GENEVA, 30 January 2012 - UNISDR Chief, Margareta Wahlström, was standing at “ground zero” of typhoon-battered northern Mindanao as she surveyed the remains of the once vibrant community of Kala-Kala, Barangay Macasandig, in Cagayan de Oro City.
Rampaging waters from the Cagayan de Oro River combined with a tide of mud and debris from the mountains destroyed this peaceful settlement of 400 households leaving very few survivors.
It was an all too familiar scene for Ms. Wahlström which immediately brought back recollections of similar devastation left behind in the wake of last year’s tsunami in Japan and the Asian tsunami of 2004.
She observed: “This is another terrible tragedy which reminds us again of how exposed many coastal and delta regions are as a result of environmental degradation, rapid urbanization, population growth and more intense tropical storms and rainfall.
“There is always room for improvement in disaster management but inappropriate land-use is centre-stage in this disaster and I am happy to hear that over 10,000 families are now to be re-located away from ‘no build’ zones in Cagayan de Oro and Iligan. Building resilience is crucial to the success of the recovery effort.”
Overall, Ms. Wahlström praised the government, church and civil society groups in northern Mindanao for their “very good and prompt response” to the disaster. In a front page interview with the Philippine Daily Inquirer yesterday, she also called for increased government funding for disaster risk reduction and the establishment of a comprehensive land use policy to better protect communities against increasing and more severe climate-related hazards.
Tropical Storm Sendong (also known as Washi) came like a thief in the night of December 17 to inflict a cruel blow on a country which has been buffeted by disasters throughout 2012. Millions of people had been displaced by earlier tropical storms, sometimes striking back-to-back but Sendong turned out to be deadliest of all last year’s 33 major disasters to hit the Philippines claiming 1,430 lives and leaving thousands homeless.
As if to add insult to injury, the illegal logging which contributed to what was an environmental disaster as much as anything else, is now hampering the clean-up effort. Thousands of logs, loosed down the mountainside by the deluge, are impeding the flow of water in canals and creeks and batter the homes of fishermen at high tide.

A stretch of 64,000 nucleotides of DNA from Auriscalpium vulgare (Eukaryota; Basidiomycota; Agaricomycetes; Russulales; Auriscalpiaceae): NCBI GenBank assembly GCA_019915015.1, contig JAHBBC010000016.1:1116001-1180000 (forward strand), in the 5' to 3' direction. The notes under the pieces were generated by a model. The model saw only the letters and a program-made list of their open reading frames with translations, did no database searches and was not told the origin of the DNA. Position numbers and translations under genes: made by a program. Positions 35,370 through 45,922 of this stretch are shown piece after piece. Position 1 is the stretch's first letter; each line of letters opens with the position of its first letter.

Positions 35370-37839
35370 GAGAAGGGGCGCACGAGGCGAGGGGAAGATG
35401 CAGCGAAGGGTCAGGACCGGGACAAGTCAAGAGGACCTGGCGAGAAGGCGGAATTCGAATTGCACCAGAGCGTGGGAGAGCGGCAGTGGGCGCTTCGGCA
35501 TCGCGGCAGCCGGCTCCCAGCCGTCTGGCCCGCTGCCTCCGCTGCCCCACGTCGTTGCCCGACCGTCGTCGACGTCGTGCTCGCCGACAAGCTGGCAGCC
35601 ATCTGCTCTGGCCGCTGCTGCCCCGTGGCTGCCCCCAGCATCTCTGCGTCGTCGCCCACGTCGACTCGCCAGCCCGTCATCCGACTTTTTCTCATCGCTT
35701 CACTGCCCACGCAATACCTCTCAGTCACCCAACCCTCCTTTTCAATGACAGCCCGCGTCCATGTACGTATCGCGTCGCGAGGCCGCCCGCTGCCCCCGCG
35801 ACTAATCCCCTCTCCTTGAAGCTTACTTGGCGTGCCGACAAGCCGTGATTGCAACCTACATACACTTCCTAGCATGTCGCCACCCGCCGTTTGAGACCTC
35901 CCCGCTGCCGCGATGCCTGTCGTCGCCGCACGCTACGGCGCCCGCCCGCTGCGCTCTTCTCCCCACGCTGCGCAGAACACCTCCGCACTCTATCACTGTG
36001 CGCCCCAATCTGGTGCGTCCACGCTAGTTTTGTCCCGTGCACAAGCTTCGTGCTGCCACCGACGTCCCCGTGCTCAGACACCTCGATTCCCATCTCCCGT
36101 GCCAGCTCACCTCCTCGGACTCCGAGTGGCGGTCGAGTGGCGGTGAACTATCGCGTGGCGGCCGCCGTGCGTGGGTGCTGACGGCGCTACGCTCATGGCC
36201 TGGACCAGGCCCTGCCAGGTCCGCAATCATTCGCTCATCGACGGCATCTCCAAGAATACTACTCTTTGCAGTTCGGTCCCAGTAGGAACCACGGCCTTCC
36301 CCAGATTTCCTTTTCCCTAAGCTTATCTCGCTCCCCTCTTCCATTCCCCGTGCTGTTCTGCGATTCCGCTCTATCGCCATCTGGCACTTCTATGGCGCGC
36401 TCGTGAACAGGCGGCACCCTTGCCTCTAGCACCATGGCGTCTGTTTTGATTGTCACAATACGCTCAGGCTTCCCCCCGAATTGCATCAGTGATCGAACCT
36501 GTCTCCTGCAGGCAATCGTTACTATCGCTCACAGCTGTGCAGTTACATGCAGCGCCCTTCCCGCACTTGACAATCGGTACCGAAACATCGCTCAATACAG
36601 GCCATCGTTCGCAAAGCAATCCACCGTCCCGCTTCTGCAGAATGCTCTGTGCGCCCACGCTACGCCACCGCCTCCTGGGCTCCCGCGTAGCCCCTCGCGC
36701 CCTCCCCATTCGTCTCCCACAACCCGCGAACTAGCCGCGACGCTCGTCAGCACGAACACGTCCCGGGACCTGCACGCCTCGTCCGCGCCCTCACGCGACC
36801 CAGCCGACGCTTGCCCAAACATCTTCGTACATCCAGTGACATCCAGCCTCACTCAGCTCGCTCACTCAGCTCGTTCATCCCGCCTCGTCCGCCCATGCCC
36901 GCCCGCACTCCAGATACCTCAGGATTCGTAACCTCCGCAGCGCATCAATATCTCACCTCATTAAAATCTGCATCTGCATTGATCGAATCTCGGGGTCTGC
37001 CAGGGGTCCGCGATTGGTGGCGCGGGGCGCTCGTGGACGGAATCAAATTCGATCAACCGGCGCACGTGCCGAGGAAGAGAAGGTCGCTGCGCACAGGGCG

The island continues to live with the impact of over 200,000 people living in evacuation centres and with host families, many sick and injured, the psychological impact of mass burials and a significant number of unaccompanied children. It will take time for the people of Cagayan de Oro and Iligan City to get over the legacy of Typhoon Sendong but it has left behind a real appreciation of the meaning of building resilient communities.
During her visit last week to the disaster zone, the UNISDR chief met briefly with the Philippine President Benigno Aquino at the launch of the state housing programme for flood victims in Sta Elena, Iligan. She was impressed with his interest in the detail of the housing program and found that he shared UNISDR’s perspective on resilience and the need to minimize the impact of future floods and storms.
She also met with Foreign Secretary Albert Del Rosario on Friday when she discussed the need for social mobilization to be linked to early flood warnings to ensure timely evacuations. They also discussed the combination of environmental factors which contributed to the disaster including illegal logging; the need to develop risk-sensitive comprehensive land use plans and the need for greater cooperation between the public and private sectors to reduce risk.
The Government of Philippines, through the National Disaster Risk Reduction and Management Council (NDRRMC) and the Office of Civil Defense (OCD) began last year to develop a new disaster loss database for the country, with support from UNISDR using standardized criteria and definitions and local level geo-referencing.